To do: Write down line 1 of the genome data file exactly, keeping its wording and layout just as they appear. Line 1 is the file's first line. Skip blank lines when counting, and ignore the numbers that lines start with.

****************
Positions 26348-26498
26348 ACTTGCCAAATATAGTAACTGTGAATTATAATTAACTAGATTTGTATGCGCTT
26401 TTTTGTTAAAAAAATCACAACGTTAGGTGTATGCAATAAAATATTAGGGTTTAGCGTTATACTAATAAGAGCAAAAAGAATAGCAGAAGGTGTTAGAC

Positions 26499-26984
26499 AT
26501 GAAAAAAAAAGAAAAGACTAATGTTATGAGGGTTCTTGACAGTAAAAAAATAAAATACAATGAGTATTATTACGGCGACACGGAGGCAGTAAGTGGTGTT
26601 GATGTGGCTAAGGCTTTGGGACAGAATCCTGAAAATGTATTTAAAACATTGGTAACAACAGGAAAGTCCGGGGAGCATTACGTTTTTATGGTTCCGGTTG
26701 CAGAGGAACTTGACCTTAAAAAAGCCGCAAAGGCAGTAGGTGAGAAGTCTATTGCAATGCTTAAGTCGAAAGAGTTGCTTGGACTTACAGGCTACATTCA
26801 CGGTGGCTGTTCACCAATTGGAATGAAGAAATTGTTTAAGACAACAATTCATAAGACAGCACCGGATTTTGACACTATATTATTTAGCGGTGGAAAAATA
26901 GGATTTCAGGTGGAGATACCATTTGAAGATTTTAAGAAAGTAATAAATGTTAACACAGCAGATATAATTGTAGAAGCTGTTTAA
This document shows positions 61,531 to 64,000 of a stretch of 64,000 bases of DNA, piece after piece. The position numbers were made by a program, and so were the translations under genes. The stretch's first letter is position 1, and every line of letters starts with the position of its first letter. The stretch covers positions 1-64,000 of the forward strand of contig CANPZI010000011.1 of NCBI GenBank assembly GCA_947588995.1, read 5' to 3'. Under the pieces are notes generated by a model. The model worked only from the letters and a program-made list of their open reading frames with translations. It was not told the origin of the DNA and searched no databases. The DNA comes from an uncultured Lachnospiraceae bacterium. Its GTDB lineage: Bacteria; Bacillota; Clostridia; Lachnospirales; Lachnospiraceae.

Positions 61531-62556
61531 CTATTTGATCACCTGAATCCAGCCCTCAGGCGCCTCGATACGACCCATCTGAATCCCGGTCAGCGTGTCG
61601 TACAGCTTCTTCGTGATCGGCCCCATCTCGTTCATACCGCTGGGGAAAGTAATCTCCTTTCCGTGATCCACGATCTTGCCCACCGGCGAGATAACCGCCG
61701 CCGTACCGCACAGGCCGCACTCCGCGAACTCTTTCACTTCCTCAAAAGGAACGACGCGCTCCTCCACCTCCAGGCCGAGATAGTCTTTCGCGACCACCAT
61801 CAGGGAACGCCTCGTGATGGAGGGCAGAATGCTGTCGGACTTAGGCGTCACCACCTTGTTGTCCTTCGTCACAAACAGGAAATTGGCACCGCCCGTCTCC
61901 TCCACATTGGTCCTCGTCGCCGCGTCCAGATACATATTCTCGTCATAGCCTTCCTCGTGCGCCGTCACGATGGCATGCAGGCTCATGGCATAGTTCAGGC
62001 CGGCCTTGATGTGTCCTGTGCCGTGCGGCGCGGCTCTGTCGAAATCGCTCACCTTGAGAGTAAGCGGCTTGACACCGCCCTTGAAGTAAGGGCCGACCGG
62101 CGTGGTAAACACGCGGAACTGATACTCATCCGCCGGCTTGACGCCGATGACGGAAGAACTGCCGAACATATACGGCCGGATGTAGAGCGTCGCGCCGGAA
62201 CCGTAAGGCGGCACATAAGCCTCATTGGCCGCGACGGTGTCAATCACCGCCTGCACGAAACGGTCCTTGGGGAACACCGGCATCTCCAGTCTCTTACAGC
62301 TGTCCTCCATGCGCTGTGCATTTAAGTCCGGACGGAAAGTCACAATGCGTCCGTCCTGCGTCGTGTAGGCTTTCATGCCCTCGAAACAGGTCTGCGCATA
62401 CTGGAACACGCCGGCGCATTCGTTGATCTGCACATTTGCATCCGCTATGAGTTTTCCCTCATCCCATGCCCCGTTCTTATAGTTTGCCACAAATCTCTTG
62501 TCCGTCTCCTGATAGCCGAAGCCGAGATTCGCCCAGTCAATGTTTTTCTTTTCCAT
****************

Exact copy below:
Positions 26348-26498